In 1828, under Andrew Jackson as President of the United States, the Federal Government changed in its attitude towards the Indians. This change was reflected locally when, late that same year, Georgia passed a law extending its jurisdiction over Cherokee country and refusing any longer to recognize Indian self-government.
The discovery of gold in the Nacoochee valley also brought changes to the Indians' rights with the passage of another law that prevented any Indian from bringing a lawsuit against a white man. The penalty for resistance was death or removal.
In 1832, a new law prevented the Cherokees from holding public meetings. Seeing the inevitable, in 1835 they accepted $5 million for their holdings in Georgia. The next year, in what is known in history of "The Trail of Tears," the Indians were forcibly removed to Cherokee, N.C., and to the Indian Territory west of the Mississippi; only a few stayed behind in hiding.
The Legend of Sautee-Nacoochee
Sautee, a young Choctaw brave, fell in love with the beautiful young daughter of a Cherokee chieftain. The princess, whose name, Nacoochee, means "The Evening Star," returned his love despite the fact that their tribes were enemies.
One night, Sautee and Nacoochee eloped. Nacoochee's father quickly organized a search party of a hundred braves and set off in pursuit. After several days the search party found the pair hiding on the slope of Mount Yonah. The chieftain ordered his men to throw Sautee over the cliff, but no sooner had they done so than Nacoochee flung herself after her lover.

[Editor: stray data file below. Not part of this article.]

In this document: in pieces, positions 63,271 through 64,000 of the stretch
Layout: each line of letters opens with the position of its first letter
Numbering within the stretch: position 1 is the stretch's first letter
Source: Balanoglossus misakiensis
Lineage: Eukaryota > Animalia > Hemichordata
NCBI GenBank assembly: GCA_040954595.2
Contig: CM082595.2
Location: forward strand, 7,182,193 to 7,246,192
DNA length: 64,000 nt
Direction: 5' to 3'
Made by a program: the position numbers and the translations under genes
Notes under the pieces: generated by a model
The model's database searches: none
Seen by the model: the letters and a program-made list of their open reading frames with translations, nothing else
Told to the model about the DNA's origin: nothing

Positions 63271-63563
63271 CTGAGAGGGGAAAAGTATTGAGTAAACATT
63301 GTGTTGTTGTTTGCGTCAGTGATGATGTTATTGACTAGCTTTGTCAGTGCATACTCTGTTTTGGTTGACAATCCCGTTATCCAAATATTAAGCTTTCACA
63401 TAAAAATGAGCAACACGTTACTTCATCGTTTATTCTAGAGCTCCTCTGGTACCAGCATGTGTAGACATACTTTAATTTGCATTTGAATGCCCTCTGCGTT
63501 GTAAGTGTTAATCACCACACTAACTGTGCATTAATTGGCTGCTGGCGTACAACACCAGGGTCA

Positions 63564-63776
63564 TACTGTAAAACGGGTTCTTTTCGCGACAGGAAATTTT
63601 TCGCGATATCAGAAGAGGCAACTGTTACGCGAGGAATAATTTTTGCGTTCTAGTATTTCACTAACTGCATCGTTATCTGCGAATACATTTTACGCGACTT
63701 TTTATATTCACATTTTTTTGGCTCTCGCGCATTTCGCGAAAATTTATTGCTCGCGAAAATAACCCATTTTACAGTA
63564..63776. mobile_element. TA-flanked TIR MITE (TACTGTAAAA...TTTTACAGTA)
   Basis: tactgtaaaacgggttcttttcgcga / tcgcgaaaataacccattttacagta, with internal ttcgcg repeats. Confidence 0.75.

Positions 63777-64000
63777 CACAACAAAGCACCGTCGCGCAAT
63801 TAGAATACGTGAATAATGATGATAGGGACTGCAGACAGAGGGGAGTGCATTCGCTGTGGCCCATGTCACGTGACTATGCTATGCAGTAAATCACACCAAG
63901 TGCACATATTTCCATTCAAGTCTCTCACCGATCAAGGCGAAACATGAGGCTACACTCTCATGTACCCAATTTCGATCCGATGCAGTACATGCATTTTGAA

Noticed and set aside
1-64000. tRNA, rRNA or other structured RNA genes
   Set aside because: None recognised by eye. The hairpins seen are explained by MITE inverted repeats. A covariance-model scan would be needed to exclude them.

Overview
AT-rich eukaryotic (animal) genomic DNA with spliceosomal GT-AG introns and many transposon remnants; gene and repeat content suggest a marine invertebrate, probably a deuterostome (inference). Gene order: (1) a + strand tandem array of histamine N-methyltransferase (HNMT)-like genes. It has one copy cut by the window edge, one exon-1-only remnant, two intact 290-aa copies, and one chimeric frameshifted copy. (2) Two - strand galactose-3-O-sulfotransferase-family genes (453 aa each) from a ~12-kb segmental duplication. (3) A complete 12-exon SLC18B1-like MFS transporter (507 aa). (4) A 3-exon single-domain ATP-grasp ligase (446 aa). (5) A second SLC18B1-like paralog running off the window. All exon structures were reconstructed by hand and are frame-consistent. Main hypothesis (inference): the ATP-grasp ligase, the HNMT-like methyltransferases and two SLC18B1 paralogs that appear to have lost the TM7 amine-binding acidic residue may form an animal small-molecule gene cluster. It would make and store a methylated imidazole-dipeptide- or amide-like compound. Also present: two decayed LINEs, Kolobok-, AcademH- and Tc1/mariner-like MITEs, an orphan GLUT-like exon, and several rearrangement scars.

Sautee and Nacoochee were buried together on the banks of the Chattahoochee, and a mound was raised over them. The valley where Nacoochee lived was named after her, and a nearby valley was named after Sautee. The area, now known as Sautee-Nacoochee, is located in the counties of Habersham and White.
The Legend of Tallulah
A white hunter by chance found himself on a Cherokee trail in Tallulah Falls. He was found by the Indian maiden Tallulah, only daughter of Grey Eagle, chief of the Cherokees. She fell in love with him and led him to her father's camp at Council Rocks, where, due to the lateness of the hour, he was told he could stay the night.
Because it was a bad omen for a white man to be found in an Indian camp and because of jealousy, the young Indian men demanded the immediate trial and execution of the stranger. Grey Eagle was forced to pronounce sentence of death. The hunter was to be bound hand and foot and thrown over the cliff into the gorge, 900 feet below.
Tallulah begged her father not to execute the white man, but the chief would not change his judgement for fear of being considered a weakling. His daughter threatened to jump off the cliff if he carried out the sentence. Sadly, Grey Eagle did not believe her. Just as the young man was thrown over the cliff, Tallulah came running from the back of the camp and leaped from the cliff. From that time forward, the cliff is known as "Lover's Leap."
On the third day after the tragedy, Grey Eagle moved his camp two miles away from Council Rocks to a gap in the mountains between Tallulah Mountain and Hickory Nut Mountain, where he eventually died and was buried.